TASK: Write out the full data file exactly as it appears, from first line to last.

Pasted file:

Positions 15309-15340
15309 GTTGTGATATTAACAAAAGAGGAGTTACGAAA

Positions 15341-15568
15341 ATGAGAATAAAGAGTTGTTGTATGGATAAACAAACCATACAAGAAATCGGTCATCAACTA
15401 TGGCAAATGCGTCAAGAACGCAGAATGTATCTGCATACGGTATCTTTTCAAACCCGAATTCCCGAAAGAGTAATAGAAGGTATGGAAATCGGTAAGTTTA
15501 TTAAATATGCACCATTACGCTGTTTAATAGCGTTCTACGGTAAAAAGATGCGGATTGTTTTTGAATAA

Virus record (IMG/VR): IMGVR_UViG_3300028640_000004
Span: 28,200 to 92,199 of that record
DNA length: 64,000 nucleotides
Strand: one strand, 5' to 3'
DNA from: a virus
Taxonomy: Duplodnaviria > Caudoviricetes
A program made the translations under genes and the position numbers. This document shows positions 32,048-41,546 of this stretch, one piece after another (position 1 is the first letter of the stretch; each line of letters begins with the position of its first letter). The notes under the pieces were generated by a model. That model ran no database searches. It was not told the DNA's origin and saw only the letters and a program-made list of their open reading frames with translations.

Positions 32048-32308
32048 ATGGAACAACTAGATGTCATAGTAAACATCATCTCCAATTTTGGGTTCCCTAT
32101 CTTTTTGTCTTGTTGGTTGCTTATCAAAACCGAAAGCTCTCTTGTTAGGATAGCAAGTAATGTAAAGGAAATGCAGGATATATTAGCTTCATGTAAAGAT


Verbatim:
Positions 15309-15340
15309 GTTGTGATATTAACAAAAGAGGAGTTACGAAA

Positions 15341-15568
15341 ATGAGAATAAAGAGTTGTTGTATGGATAAACAAACCATACAAGAAATCGGTCATCAACTA
15401 TGGCAAATGCGTCAAGAACGCAGAATGTATCTGCATACGGTATCTTTTCAAACCCGAATTCCCGAAAGAGTAATAGAAGGTATGGAAATCGGTAAGTTTA
15501 TTAAATATGCACCATTACGCTGTTTAATAGCGTTCTACGGTAAAAAGATGCGGATTGTTTTTGAATAA

Virus record (IMG/VR): IMGVR_UViG_3300028640_000004
Span: 28,200 to 92,199 of that record
DNA length: 64,000 nucleotides
Strand: one strand, 5' to 3'
DNA from: a virus
Taxonomy: Duplodnaviria > Caudoviricetes
A program made the translations under genes and the position numbers. This document shows positions 32,048-41,546 of this stretch, one piece after another (position 1 is the first letter of the stretch; each line of letters begins with the position of its first letter). The notes under the pieces were generated by a model. That model ran no database searches. It was not told the DNA's origin and saw only the letters and a program-made list of their open reading frames with translations.

Positions 32048-32308
32048 ATGGAACAACTAGATGTCATAGTAAACATCATCTCCAATTTTGGGTTCCCTAT
32101 CTTTTTGTCTTGTTGGTTGCTTATCAAAACCGAAAGCTCTCTTGTTAGGATAGCAAGTAATGTAAAGGAAATGCAGGATATATTAGCTTCATGTAAAGAT